Former Maldives President Mohamed Nasheed was left in critical condition following an assassination attempt which also injured four other people, including a British national.
Police said they considered the bomb explosion, which occurred at around 8:30 p.m. local time on Thursday evening, to be an act of terrorism.
Nasheed, who was the country’s first democratically elected president and the speaker of parliament, was being treated at ADK Hospital, a private facility in the capital, MalÃ©.
He underwent 16 hours of operation for injuries to his head, chest, abdomen and limbs, according to the hospital, which said on twitter Nasheed remained “in critical condition in intensive care.”
Police said a device that had been attached to a motorcycle exploded as Nasheed, 53, got into a car outside his home. Video footage from the scene showed the wreckage of the motorcycle and injured passers-by sitting on the sidewalk.
President Ibrahim Mohamed Solih called the explosion an attack on the country’s democracy and economy, and vowed that the perpetrators “will face the full force of the law”.
Australian Federal Police investigators were due to arrive on Saturday to help with the investigation, while officials from the United Nations Office on Drugs and Crime also offered their support. No one claimed responsibility for the explosion.
Officials close to Nasheed’s Maldivian Democratic Party (MDP) told Agence France-Presse they believe he may have been targeted in retaliation for his anti-corruption campaign.
Nasheed has pledged to investigate the theft of $ 90 million from the state tourism marketing board under the previous government of President Abdulla Yameen. “There are sleeping Islamists who could have collaborated with political elements threatened by Nasheed’s anti-corruption campaign,” a CDM source told AFP.
The Maldives, known for their luxury resorts and pristine beaches, is under constant threat from religious extremism. The country, which is predominantly Sunni Muslim, has sent the highest number of foreign fighters per capita to Syria and Iraq, according to estimates cited by the US government, and is grappling with the challenge of rehabilitating those who return.
“If they do end up coming back, they come back with a lot of expertise and a lot of training,” said Mohammed Sinan Siyech, a security researcher in South Asia.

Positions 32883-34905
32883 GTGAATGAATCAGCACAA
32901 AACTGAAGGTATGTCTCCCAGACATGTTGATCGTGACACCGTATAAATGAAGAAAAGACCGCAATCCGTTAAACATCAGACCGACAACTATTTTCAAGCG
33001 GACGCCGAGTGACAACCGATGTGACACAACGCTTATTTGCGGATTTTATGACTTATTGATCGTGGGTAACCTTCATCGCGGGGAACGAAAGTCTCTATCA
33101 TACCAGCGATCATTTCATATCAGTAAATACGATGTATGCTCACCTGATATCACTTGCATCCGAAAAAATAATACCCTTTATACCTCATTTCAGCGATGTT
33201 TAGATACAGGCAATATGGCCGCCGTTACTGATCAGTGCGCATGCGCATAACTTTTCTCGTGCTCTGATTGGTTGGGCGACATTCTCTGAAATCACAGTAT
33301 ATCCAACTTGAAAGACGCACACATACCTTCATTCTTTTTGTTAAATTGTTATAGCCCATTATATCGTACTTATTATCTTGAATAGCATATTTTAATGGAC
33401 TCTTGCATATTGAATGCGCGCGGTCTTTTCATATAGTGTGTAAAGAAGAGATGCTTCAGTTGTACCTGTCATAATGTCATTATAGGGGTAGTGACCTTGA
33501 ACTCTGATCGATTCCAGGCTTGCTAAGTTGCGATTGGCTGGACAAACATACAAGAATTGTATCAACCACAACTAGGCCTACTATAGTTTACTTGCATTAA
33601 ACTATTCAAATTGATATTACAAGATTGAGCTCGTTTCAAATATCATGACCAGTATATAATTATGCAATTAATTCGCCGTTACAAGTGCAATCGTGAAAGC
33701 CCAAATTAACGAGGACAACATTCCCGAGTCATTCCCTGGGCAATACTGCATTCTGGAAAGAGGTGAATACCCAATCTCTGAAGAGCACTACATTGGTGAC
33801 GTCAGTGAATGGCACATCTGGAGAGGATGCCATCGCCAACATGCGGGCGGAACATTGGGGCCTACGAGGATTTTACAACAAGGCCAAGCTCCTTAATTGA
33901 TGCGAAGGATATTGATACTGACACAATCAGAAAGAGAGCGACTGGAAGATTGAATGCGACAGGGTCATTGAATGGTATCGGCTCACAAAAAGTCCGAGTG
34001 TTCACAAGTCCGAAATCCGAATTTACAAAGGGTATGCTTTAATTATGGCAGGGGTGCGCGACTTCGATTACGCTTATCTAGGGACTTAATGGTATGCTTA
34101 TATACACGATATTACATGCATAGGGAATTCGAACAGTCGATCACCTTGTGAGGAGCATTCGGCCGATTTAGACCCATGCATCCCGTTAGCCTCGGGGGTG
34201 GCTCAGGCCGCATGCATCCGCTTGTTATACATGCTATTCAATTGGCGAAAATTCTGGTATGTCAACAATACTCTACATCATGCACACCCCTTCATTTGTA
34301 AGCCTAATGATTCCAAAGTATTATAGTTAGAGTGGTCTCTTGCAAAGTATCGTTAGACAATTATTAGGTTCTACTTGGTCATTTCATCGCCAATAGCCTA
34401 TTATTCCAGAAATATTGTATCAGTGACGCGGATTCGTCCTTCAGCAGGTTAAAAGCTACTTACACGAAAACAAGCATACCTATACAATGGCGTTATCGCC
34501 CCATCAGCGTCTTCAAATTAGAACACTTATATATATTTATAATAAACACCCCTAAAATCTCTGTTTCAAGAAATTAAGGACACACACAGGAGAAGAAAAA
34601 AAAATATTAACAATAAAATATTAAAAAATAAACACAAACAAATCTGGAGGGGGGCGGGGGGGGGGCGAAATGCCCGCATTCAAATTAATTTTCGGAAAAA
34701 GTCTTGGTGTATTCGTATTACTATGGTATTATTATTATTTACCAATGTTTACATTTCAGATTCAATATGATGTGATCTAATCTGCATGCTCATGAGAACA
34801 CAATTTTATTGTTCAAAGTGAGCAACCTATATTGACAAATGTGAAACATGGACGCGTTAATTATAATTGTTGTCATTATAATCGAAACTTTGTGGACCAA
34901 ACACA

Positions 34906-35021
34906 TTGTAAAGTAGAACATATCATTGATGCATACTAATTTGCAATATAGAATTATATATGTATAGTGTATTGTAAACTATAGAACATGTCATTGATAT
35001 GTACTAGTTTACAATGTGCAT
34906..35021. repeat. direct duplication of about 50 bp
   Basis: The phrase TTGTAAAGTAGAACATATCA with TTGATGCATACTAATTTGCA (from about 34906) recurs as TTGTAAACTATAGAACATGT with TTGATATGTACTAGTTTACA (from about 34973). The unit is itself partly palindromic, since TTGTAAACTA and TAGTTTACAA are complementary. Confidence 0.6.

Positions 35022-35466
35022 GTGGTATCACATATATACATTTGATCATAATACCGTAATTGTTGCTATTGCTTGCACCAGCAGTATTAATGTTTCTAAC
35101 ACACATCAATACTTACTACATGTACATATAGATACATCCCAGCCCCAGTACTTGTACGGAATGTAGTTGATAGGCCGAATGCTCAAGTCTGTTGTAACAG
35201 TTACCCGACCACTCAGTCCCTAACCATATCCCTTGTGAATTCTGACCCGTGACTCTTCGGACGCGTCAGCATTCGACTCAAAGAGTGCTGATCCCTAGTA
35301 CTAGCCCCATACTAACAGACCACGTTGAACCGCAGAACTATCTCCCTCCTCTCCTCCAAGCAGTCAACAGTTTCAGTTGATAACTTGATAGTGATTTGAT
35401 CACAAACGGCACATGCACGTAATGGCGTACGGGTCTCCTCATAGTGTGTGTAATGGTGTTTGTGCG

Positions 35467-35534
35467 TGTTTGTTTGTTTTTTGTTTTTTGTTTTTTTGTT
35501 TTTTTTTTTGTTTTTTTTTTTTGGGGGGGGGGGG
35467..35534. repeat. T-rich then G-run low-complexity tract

Although efforts have been made to stop radicalization in the Maldives, these have failed to address the underlying causes, he said, and contributing factors such as poverty and corruption. remained endemic.
âThey have worked with the European authorities, and there is a lot of rehabilitation work that they have tried. Interpol has worked on it and many different partners have tried to put at least some semblance of action. But these are all bandage measures.
In 2007, 12 tourists were injured when a bomb exploded in a crowded park in the Maldives capital. While violent attacks have since been rare, Britain’s Foreign Office warned travelers last February to be vigilant after three foreigners were stabbed in knife attacks claimed by Isis. A month later, a police speedboat was set on fire in what police described as a terrorist incident.
Authorities have foiled several terrorist plots in recent years. In January, they announced that eight people arrested in November were planning to attack a school and were building bombs in a boat at sea. Police said the group had also conducted military training on uninhabited islands and recruited children.
Police commissioner Mohamed Hameed told The Associated Press that no military-grade components were detected in the explosives used and that officers were trying to identify four possible suspects. No arrests were made.
Nasheed, who became president in 2008, had condemned religious extremism and its perpetrators were jailed under his government.
His electoral victory in 2008 ended three decades of autocratic rule, but his presidency was cut short in 2012, when he was overthrown in a coup. He was then sentenced to 13 years in prison under anti-terrorism laws, following a trial that was criticized by international observers as lacking due process. However, he was allowed to travel to the UK for treatment and, represented by human rights lawyer Amal Clooney, he was granted political asylum.
Nasheed returned to the Maldives in 2018, after Ibrahim Mohamed Solih was elected president and his party returned to power. As speaker of parliament, he remains influential, occupying the second most powerful office in the country.
He is recognized not only as a pro-democracy activist, but also as an advocate for global action to tackle the climate crisis. In 2009, he hosted an underwater cabinet meeting, signing documents with diving gear and goggles.